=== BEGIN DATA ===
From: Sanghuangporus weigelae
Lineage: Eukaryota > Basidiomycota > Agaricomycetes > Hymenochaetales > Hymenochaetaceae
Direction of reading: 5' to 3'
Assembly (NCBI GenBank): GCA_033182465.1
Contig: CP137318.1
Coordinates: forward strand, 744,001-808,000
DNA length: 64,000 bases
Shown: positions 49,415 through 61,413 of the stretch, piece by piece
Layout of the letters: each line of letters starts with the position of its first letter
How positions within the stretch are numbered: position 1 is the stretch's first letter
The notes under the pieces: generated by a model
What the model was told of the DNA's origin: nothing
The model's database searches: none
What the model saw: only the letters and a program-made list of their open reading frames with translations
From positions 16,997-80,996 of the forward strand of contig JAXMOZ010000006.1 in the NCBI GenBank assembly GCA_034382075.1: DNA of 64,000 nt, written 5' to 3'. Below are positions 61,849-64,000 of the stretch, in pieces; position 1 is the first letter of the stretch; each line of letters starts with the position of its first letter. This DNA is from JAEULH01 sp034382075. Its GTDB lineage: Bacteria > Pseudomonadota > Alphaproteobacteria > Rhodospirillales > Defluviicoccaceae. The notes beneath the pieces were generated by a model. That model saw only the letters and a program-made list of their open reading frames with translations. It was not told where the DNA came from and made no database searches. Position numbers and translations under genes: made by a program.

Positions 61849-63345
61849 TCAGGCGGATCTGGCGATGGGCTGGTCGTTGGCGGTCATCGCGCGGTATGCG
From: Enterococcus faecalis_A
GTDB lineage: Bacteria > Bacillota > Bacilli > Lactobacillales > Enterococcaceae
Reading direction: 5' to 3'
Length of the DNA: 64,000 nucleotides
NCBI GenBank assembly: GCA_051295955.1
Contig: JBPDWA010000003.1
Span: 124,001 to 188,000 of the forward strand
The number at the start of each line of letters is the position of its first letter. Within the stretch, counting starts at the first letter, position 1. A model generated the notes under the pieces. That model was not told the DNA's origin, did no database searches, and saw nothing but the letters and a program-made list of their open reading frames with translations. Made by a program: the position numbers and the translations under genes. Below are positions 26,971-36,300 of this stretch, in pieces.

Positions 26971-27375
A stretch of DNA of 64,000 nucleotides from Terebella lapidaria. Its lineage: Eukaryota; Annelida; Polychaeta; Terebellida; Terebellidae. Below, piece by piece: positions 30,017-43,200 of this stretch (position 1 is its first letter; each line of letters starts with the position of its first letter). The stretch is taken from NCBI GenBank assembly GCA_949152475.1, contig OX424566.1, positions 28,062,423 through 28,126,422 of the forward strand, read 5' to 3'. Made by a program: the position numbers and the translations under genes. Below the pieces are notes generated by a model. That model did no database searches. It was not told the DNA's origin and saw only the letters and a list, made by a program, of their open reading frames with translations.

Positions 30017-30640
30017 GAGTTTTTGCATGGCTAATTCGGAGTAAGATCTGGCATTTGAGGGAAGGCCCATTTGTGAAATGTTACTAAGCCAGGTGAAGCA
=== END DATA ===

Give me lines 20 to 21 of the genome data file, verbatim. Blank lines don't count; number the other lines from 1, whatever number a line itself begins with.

Reading direction: 5' to 3'
Length of the DNA: 64,000 nucleotides